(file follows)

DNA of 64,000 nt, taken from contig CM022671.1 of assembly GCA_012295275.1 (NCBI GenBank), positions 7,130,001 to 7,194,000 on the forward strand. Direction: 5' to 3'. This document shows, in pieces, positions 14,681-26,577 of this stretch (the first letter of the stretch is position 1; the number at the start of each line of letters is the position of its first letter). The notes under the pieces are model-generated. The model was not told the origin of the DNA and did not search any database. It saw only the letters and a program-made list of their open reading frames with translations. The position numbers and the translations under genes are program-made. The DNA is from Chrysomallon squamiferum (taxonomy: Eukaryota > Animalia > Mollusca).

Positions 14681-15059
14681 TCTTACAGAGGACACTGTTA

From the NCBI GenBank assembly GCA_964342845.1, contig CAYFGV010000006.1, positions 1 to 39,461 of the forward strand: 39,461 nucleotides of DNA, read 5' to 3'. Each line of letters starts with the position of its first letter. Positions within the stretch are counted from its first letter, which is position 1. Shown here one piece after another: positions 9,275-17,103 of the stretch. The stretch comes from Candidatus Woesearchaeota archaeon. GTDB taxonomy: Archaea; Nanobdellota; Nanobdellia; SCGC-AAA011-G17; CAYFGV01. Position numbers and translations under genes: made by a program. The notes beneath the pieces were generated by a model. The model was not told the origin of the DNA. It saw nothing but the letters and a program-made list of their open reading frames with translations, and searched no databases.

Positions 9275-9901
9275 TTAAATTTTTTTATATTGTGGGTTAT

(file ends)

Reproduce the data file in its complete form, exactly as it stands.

DNA of 64,000 nt, taken from contig CM022671.1 of assembly GCA_012295275.1 (NCBI GenBank), positions 7,130,001 to 7,194,000 on the forward strand. Direction: 5' to 3'. This document shows, in pieces, positions 14,681-26,577 of this stretch (the first letter of the stretch is position 1; the number at the start of each line of letters is the position of its first letter). The notes under the pieces are model-generated. The model was not told the origin of the DNA and did not search any database. It saw only the letters and a program-made list of their open reading frames with translations. The position numbers and the translations under genes are program-made. The DNA is from Chrysomallon squamiferum (taxonomy: Eukaryota > Animalia > Mollusca).

Positions 14681-15059
14681 TCTTACAGAGGACACTGTTA

From the NCBI GenBank assembly GCA_964342845.1, contig CAYFGV010000006.1, positions 1 to 39,461 of the forward strand: 39,461 nucleotides of DNA, read 5' to 3'. Each line of letters starts with the position of its first letter. Positions within the stretch are counted from its first letter, which is position 1. Shown here one piece after another: positions 9,275-17,103 of the stretch. The stretch comes from Candidatus Woesearchaeota archaeon. GTDB taxonomy: Archaea; Nanobdellota; Nanobdellia; SCGC-AAA011-G17; CAYFGV01. Position numbers and translations under genes: made by a program. The notes beneath the pieces were generated by a model. The model was not told the origin of the DNA. It saw nothing but the letters and a program-made list of their open reading frames with translations, and searched no databases.

Positions 9275-9901
9275 TTAAATTTTTTTATATTGTGGGTTAT